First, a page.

Friday, October 21, 2011

OTOY partners with Autodesk to stream real-time path traced graphics from the cloud

Awesome news!!! In addition to the partnerships with Refractive Software (makers of Octane Render) and the development team behind the Brigade path tracer (which I blogged about here), OTOY now announced a partnership with Autodesk to integrate Octane Render into the viewport of Autodesk's 3D Studio Max 2012 and stream real-time path traced visuals for animations, movies and games from remote GPU clusters in the cloud to the client. Real-time GPU path tracing is big business, and the best part is that it's going to bring game graphics up to ultrarealistic levels in the not too distant future.

VentureBeat article (includes an image of Octane's subsurface scattering implementation):

Some quotes from the article and official press release:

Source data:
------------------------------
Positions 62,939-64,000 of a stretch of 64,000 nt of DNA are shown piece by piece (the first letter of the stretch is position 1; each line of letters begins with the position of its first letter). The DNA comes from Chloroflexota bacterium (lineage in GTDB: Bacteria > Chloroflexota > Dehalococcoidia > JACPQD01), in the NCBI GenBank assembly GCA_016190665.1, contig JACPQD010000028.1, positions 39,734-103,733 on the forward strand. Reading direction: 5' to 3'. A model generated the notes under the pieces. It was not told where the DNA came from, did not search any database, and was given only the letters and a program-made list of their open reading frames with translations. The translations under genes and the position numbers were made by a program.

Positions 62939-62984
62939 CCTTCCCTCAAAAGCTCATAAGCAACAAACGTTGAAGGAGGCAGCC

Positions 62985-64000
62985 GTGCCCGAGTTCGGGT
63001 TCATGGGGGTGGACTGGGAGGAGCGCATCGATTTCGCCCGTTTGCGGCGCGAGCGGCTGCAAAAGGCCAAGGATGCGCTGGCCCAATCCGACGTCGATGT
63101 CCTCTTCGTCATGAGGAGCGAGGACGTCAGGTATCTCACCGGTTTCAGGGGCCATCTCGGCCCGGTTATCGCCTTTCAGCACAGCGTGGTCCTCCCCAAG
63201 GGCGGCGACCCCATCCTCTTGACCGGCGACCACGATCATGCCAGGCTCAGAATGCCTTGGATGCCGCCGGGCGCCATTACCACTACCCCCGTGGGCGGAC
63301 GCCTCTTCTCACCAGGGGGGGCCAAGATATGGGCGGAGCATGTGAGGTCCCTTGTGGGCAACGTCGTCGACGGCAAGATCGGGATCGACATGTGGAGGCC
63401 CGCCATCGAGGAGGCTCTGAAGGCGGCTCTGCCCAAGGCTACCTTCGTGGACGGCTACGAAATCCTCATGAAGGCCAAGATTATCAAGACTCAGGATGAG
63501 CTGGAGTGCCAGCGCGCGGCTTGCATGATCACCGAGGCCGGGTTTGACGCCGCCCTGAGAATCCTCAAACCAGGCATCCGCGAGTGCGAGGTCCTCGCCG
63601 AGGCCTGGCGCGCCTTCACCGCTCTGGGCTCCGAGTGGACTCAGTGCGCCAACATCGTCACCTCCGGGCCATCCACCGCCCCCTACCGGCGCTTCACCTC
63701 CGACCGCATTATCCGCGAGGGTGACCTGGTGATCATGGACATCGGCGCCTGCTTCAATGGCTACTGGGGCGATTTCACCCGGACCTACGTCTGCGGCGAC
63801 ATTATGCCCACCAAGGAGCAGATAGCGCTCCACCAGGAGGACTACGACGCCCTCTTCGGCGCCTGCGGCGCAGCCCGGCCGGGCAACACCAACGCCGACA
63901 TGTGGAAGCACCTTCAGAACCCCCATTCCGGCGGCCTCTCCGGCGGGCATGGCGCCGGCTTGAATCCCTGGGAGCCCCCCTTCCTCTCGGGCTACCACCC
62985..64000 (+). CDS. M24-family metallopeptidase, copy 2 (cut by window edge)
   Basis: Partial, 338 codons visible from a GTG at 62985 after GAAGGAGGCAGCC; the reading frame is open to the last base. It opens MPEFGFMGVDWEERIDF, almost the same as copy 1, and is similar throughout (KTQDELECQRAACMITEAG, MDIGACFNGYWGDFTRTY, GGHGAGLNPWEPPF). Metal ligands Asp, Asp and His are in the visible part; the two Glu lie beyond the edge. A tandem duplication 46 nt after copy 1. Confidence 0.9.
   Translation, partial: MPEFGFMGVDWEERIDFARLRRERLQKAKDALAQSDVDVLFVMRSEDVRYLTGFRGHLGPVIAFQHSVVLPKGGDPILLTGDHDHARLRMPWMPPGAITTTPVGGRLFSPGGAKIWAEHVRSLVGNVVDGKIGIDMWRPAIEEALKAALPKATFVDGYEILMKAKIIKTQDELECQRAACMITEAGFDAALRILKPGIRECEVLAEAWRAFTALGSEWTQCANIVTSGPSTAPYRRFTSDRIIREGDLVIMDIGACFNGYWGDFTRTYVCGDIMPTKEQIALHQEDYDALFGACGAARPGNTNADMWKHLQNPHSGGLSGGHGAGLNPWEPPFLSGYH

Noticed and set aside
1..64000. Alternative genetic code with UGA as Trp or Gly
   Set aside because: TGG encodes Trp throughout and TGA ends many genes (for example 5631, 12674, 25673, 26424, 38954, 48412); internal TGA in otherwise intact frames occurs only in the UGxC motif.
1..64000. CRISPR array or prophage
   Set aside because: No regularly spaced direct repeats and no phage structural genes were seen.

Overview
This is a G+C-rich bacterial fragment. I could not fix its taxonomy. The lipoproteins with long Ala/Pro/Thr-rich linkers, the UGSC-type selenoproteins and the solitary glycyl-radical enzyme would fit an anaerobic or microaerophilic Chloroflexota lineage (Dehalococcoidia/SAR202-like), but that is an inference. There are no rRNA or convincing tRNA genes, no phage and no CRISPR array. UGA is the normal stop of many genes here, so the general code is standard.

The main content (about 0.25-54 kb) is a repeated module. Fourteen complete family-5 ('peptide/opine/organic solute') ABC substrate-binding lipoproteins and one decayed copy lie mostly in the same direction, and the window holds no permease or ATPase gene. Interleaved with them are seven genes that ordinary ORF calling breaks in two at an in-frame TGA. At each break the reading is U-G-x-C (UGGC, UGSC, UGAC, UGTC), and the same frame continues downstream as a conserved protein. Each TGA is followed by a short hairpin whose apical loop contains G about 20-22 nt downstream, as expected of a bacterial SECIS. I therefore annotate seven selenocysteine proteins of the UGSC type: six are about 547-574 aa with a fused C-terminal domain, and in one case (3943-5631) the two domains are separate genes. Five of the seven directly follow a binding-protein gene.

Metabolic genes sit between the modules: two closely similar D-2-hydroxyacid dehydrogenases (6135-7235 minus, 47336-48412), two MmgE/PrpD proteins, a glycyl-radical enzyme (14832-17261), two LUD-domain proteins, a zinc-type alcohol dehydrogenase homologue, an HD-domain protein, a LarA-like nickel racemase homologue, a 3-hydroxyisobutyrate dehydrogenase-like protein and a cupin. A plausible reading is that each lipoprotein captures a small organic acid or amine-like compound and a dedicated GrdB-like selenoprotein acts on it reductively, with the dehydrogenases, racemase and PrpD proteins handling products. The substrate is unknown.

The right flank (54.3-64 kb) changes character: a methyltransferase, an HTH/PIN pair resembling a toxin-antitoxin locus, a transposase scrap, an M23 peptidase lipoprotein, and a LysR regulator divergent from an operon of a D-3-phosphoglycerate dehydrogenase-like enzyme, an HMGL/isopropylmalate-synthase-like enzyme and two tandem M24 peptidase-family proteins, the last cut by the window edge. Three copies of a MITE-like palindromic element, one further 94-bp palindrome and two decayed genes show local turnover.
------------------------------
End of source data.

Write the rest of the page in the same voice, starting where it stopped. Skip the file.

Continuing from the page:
Real Time Path Tracing in the Viewport - A New Level of Photorealism

OTOY's 3D rendering tools, including Octane Render™ and Brigade™, are the premier rendering solutions for next generation 'path traced' games and films.

Path tracing significantly reduces the cost and complexity of high quality rendering by automatically generating effects traditionally handled through manual post processing – including spectral rainbows, lens flares, unbiased motion blur and depth of field.

“A year ago, path tracing was considered too expensive to be used even in high-end Hollywood blockbusters. Today, thanks to advances in GPU rendering, OTOY is bringing real time path-tracing technology to millions of artists by leveraging GPU hardware that costs only a few hundred dollars. This is a game-changer on any budget,” said Jules Urbach, CEO of OTOY.

“Autodesk is the leader in 3D design software for film and video game production. We are incredibly excited about our partnership and proud to be bringing their industry leading tools to an ever-expanding market through our cloud solutions,” said Alissa Grainger, President of OTOY.

One of the images in the VentureBeat article looks like the Kajiya scene (which can now be rendered at more than 10 fps with the Brigade engine, including caustics) in an IBL environment:

Very cool!

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